At the Justice Department, Mr. Spakovsky helped oversee the voting rights unit. In 2003, when the Texas Congressional redistricting spearheaded by the House majority leader, Tom DeLay, Republican of Texas, was sent to the Justice Department for approval, the career staff members unanimously said it discriminated against African-American and Latino voters.


Mr. Spakovsky overruled the staff, said Joseph Rich, a former lawyer in the office. Mr. Spakovsky did the same thing when they recommended the rejection of a voter identification law in Georgia considered harmful to black voters. Mr. Rich said. Federal courts later struck down the two laws.


Former lawyers in the office said Mr. Spakovsky's decisions seemed to have a partisan flavor unlike those in previous Republican and Democratic administrations. Mr. Spakovsky declined to comment.


''I understand you can never sweep politics completely away,'' said Mark A. Posner, who had worked in the civil and voting rights unit from 1980 until 2003. ''But it was much more explicit, pronounced and consciously done in this administration.''


At the same time, the department encouraged United States attorneys to bring charges in voter fraud cases, not a priority in prior administrations. The prosecutors attended training seminars, were required to meet regularly with state or local officials to identify possible cases and were expected to follow up accusations aggressively.


The Republican National Committee and its state organizations supported the push, repeatedly calling for a crackdown. In what would become a pattern, Republican officials and lawmakers in a number of states, including Florida, New Mexico, Pennsylvania and Washington, made accusations of widespread abuse, often involving thousands of votes.


In swing states, including Ohio and Wisconsin, party leaders conducted inquiries to find people who may have voted improperly and prodded officials to act on their findings.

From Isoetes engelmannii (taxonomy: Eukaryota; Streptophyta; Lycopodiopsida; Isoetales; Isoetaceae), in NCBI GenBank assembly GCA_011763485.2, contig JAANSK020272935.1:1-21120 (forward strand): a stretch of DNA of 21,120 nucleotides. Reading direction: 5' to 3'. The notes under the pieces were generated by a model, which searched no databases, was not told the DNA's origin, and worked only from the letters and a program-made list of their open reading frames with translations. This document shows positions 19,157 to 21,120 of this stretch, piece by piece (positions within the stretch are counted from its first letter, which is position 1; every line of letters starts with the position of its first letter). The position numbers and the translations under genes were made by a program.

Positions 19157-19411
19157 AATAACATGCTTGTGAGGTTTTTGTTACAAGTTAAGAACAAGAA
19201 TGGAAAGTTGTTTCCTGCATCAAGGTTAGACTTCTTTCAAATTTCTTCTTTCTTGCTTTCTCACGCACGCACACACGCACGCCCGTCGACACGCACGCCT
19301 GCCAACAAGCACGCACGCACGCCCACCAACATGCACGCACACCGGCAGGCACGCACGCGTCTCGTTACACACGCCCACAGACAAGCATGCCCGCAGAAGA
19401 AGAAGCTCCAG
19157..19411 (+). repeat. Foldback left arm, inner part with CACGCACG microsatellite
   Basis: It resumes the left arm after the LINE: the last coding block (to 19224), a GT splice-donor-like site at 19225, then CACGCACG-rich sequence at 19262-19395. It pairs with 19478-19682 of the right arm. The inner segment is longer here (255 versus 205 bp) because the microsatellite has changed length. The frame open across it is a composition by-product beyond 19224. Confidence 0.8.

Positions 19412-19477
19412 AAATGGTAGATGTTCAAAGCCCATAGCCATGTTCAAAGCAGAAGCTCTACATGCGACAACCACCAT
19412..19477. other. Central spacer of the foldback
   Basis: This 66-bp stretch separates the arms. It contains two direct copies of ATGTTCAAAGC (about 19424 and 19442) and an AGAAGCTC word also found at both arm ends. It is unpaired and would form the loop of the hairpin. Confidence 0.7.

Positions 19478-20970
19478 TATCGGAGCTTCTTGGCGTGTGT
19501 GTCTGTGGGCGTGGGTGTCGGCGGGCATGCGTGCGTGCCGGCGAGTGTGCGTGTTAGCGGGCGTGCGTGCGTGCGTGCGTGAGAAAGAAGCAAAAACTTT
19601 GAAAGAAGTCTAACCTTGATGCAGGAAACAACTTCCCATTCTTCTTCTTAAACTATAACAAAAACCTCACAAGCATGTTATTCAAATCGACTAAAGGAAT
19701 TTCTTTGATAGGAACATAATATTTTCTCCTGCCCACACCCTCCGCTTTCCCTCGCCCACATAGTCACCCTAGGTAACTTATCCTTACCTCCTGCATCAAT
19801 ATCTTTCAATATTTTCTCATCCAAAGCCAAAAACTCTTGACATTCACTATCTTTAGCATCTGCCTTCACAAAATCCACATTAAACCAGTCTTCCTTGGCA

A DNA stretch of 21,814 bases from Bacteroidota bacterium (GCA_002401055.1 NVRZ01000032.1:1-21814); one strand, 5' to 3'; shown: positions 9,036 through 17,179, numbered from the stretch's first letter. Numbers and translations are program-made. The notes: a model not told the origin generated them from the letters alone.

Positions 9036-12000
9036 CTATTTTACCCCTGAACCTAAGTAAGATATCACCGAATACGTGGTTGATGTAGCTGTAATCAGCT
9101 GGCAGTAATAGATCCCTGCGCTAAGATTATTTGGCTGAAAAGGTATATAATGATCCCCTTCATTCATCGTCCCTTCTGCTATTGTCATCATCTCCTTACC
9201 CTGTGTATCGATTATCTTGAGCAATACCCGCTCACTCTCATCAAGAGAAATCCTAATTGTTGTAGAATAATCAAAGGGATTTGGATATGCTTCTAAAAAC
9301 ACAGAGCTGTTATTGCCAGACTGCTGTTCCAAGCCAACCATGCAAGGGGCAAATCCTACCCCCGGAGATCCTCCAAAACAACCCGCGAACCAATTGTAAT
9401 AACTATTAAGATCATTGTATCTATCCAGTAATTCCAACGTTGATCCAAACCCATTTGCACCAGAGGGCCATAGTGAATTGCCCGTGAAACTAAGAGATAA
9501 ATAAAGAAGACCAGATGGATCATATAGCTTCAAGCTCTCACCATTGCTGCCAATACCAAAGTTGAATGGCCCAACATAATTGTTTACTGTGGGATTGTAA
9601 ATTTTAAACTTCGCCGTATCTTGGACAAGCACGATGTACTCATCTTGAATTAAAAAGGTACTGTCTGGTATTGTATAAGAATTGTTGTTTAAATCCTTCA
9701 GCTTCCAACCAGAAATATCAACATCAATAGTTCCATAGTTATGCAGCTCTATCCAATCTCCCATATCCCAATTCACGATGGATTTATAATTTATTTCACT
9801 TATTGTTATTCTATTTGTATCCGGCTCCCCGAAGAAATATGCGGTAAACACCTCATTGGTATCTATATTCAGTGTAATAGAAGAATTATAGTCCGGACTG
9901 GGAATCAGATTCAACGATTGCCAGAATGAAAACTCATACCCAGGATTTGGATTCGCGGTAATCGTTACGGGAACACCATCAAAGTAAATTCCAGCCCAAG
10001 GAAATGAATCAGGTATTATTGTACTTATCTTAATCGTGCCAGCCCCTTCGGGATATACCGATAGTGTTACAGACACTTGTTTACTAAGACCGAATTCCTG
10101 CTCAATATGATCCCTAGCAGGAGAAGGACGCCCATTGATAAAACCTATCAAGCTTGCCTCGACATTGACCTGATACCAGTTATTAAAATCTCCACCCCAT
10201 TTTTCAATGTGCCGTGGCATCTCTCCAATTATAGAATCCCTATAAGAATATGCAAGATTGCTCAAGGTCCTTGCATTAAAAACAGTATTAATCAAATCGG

But the party officials and lawmakers were often disappointed. The accusations led to relatively few cases, and a significant number resulted in acquittals.

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In 5-Year Effort, Scant Evidence of Voter Fraud Part 2


The Path to Jail


One of those officials was Rick Graber, former chairman of the Wisconsin Republican Party.


''It is a system that invites fraud,'' Mr. Graber told reporters in August 2005 outside the house of a Milwaukeean he said had voted twice. ''It's a system that needs to be fixed.''


Along with an effort to identify so-called double voters, the party had also performed a computer crosscheck of voting records from 2004 with a list of felons, turning up several hundred possible violators. The assertions of fraud were turned over to the United States attorney's office for investigation.


Ms. Prude's path to jail began after she attended a Democratic rally in Milwaukee featuring the Rev. Al Sharpton in late 2004. Along with hundreds of others, she marched to City Hall and registered to vote. Soon after, she sent in an absentee ballot.


Four years earlier, though, Ms. Prude had been convicted of trying to cash a counterfeit county government check worth $1,254. She was placed on six years' probation.


Ms. Prude said she believed that she was permitted to vote because she was not in jail or on parole, she testified in court. Told by her probation officer that she could not vote, she said she immediately called City Hall to rescind her vote, a step she was told was not necessary.


''I made a big mistake, like I said, and I truly apologize for it,'' Ms. Prude said during her trial in 2005. That vote, though, resulted in a felony conviction and sent her to jail for violating probation.


Of the hundreds of people initially suspected of violations in Milwaukee, 14 -- most black, poor, Democratic and first-time voters -- ever faced federal charges. United States Attorney Steven M. Biskupic would say only that there was insufficient evidence to bring other cases.


No residents of the house where Mr. Graber made his assertion were charged. Even the 14 proved frustrating for the Justice Department. It won five cases in court.


The evidence that some felons knew they that could not vote consisted simply of a form outlining 20 or more rules that they were given when put on probation and signs at local government offices, testimony shows.


The Wisconsin prosecutors lost every case on double voting. Cynthia C. Alicea, 25, was accused of multiple voting in 2004 because officials found two registration cards in her name. She and others were acquitted after explaining that they had filed a second card and voted just once after a clerk said they had filled out the first card incorrectly.


In other states, some of those charged blamed confusion for their actions. Registration forms almost always require a statement affirming citizenship.


Mr. Ali, 68, who had owned a jewelry store in Tallahassee, got into trouble after a clerk at the motor vehicles office had him complete a registration form that he quickly filled out in line, unaware that it was reserved just for United States citizens.


Even though he never voted, he was deported after living legally in this country for more than 10 years because of his misdemeanor federal criminal conviction.


''We're foreigners here,'' Mr. Ali said in a telephone interview from Lahore, Pakistan, where he lives with his daughter and wife, both United States citizens.